Before Breakfast - Remember names

Names matter — here’s how to stop forgetting Learn more about your ad-choices at https://news.iheart.com/podcast-advertisers

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Content Keywords: All democracy Cornerstone everyone America shows voting record
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All of us in America have a duty to vote.

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Maybe the Cornerstone of our democracy, but the reality of how the Body Works in America and who gets to do it is not as fair or clear-cut as we like to tell ourselves. I'm Katie Couric and this is turn out a podcast exploring America's voting record with the help of experts activist and politicians. We're going to talk about the ways voters have been kept out of the system and how to ensure that everyone can participate in our democracy. Turn out launches October 1st find it on the iHeartRadio app Apple podcast or wherever you listen to your favorite shows.

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Welcome to before breakfast a production of iHeartRadio.

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Good morning. This is Laura.

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Welcome to the before breakfast podcast. Today's tip is about how to remember names everyone loves to hear his or her own name and some people may be more naturally oriented toward remembering names than others are but everybody can get better at it and getting better at it is a good thing to do today is tip like some others this week comes from Aaron Democrat. He's new book the little book of life skills. This book features interviews with dozens of experts on how to improve daily life her suggestions for remembering names comes from Jim Kwik who runs quick learning a company that helps with memory training.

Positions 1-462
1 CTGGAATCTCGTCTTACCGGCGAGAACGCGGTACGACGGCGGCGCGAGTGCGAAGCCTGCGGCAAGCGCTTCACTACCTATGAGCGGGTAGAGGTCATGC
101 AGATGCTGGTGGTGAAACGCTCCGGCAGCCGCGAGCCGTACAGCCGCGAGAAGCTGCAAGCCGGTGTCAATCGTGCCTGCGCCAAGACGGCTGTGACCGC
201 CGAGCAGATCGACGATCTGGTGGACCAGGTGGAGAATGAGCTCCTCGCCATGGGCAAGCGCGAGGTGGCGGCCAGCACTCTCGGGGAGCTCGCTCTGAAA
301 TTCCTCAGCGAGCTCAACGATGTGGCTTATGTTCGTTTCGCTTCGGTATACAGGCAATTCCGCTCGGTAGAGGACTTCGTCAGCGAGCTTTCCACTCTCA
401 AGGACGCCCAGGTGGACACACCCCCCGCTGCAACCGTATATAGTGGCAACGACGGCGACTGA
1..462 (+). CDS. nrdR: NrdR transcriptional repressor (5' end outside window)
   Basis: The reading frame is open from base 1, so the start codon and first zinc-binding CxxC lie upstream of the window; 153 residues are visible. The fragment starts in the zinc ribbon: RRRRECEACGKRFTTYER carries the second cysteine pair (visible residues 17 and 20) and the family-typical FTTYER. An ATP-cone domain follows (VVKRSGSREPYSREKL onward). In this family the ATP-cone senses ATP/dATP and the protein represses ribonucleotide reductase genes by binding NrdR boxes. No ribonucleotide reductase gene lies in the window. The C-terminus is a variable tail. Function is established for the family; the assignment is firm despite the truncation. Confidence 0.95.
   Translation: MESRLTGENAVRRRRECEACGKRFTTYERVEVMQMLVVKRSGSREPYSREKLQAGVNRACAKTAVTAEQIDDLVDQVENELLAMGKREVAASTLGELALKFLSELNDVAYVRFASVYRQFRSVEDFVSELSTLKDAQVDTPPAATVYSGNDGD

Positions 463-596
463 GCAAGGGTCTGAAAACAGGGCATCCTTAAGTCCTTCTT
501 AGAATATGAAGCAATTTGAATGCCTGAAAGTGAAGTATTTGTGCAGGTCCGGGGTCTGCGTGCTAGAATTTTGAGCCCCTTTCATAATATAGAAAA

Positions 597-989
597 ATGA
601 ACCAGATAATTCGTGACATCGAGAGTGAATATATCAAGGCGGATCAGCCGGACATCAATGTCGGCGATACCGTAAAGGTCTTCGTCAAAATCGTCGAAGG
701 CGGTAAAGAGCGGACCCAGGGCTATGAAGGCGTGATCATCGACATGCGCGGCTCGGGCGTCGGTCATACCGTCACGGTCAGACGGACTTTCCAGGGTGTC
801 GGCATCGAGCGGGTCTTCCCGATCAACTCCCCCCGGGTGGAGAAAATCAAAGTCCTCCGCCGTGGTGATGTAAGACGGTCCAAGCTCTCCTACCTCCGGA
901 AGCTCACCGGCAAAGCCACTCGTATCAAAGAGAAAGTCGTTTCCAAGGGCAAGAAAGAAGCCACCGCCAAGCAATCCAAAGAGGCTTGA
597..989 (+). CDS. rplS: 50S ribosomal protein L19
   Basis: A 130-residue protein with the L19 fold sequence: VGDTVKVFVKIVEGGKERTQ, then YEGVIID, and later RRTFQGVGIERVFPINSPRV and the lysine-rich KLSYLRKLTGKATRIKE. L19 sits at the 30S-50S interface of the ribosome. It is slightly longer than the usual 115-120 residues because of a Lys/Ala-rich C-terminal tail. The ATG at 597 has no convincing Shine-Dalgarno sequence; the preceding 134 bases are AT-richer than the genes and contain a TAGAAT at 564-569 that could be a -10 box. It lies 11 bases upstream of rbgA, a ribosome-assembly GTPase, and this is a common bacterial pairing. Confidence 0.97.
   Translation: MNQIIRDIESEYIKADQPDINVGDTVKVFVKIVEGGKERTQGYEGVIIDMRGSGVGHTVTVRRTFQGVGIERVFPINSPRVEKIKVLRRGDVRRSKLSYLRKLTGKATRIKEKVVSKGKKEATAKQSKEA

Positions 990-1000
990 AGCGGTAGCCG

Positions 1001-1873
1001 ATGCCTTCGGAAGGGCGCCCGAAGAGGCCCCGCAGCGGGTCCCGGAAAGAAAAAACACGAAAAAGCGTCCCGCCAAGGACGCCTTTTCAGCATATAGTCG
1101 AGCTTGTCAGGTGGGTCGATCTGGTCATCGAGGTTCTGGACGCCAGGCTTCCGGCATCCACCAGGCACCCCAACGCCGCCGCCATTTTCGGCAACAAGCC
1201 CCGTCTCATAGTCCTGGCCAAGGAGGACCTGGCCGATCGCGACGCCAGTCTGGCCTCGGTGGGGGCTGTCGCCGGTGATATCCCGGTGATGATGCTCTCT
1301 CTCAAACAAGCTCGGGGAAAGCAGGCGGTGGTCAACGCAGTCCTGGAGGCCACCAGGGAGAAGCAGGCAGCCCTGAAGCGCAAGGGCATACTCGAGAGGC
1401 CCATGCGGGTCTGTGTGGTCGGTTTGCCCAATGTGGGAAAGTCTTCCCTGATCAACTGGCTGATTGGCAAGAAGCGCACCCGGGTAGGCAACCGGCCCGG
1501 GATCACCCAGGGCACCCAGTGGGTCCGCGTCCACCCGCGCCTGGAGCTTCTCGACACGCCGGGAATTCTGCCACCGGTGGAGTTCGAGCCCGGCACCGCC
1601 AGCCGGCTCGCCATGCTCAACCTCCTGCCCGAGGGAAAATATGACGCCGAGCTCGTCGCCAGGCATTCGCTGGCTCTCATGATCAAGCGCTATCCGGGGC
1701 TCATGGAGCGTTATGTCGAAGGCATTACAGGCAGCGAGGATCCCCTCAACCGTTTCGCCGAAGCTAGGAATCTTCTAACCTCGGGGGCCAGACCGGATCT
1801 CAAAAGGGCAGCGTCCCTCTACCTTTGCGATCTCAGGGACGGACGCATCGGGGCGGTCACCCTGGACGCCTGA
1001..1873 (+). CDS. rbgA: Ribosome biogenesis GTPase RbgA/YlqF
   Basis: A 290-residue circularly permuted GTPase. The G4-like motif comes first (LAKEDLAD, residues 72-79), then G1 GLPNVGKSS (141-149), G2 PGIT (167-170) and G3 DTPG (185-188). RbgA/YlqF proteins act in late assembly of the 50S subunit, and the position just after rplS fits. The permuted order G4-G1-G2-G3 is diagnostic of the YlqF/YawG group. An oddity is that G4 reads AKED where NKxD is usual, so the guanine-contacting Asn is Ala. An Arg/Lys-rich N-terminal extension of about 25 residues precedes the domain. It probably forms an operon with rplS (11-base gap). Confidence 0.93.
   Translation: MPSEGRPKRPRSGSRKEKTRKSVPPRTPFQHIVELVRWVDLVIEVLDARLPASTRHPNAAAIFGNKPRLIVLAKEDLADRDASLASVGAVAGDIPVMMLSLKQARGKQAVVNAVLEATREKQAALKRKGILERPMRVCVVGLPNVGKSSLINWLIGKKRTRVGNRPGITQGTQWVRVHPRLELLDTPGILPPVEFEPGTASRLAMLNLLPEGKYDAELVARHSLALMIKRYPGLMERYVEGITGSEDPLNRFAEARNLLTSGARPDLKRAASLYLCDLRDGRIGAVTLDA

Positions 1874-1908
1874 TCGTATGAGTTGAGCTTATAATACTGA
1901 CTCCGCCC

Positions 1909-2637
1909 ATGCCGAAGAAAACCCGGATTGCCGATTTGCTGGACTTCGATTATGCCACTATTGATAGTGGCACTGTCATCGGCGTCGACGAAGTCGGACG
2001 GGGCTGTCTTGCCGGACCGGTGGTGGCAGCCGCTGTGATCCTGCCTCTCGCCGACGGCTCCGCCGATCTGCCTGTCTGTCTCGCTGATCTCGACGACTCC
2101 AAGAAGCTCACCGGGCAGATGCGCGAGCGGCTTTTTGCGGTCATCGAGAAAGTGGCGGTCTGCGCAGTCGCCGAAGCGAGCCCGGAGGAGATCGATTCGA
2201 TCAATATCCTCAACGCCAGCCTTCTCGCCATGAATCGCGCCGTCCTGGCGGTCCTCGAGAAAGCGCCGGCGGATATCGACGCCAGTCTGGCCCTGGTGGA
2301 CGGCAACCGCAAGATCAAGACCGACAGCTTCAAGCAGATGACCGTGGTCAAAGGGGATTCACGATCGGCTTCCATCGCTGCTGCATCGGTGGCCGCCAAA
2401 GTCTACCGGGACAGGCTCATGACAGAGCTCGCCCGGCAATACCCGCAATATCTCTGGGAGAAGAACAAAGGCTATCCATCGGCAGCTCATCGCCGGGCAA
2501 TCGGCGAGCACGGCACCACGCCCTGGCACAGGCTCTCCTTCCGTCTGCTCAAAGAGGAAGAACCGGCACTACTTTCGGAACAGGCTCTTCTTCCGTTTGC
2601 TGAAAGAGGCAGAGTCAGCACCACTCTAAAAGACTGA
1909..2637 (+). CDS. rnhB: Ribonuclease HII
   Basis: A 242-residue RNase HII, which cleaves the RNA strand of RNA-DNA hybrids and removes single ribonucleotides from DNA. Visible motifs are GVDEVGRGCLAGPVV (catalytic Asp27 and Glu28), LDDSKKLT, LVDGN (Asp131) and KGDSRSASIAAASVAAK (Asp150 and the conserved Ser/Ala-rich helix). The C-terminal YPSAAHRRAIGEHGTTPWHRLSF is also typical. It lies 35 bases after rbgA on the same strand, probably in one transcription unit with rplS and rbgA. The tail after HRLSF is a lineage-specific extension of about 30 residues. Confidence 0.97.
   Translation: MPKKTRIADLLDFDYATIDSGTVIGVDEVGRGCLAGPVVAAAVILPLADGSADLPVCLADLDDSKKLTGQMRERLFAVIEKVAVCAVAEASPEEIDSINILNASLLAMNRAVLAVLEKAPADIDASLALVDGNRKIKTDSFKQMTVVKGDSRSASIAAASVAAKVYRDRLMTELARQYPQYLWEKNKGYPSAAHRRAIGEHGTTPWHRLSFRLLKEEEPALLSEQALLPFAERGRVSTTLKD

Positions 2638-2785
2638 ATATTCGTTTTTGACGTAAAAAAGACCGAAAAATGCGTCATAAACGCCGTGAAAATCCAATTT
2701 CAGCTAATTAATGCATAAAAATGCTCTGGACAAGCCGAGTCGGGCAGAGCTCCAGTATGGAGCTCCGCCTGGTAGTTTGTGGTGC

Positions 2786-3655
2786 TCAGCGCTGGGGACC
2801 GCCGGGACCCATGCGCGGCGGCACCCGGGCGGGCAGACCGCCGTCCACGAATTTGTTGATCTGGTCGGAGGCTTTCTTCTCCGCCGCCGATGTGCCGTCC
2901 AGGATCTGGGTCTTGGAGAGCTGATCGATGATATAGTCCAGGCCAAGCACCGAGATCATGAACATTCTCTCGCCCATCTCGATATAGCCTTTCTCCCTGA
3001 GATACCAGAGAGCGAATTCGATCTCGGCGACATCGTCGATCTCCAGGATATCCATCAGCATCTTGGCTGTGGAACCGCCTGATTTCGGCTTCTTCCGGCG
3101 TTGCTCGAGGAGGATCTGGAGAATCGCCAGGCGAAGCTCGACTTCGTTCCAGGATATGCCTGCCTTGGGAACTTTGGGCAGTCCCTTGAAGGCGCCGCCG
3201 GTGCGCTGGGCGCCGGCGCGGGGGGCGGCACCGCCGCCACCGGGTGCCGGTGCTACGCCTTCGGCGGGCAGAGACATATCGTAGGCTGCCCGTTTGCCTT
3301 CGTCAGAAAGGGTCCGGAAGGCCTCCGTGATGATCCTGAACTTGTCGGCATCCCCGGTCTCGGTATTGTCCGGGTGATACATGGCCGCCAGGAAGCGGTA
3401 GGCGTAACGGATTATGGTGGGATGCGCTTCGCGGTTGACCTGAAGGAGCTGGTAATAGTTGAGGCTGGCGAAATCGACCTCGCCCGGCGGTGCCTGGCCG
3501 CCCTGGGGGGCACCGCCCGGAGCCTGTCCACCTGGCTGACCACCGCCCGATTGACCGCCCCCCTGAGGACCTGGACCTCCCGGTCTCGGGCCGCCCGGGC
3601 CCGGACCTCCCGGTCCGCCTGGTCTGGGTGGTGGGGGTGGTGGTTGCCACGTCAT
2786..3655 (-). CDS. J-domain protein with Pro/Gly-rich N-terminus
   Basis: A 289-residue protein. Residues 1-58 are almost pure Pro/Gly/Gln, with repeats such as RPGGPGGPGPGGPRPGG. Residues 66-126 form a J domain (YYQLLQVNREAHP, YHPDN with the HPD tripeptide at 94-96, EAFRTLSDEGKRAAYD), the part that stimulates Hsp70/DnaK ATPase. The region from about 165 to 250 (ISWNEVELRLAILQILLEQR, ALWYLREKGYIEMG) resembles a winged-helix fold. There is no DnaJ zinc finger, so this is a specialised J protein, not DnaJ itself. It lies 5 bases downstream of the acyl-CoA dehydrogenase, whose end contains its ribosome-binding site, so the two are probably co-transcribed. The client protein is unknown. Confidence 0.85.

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His first suggestion is to believe that you can remember names telling yourself. Oh, I'm not good at names this really just about letting yourself off the hook. You've learned all kinds of other skills that are necessary for your job or your daily life learning names is really about believing that other people are important.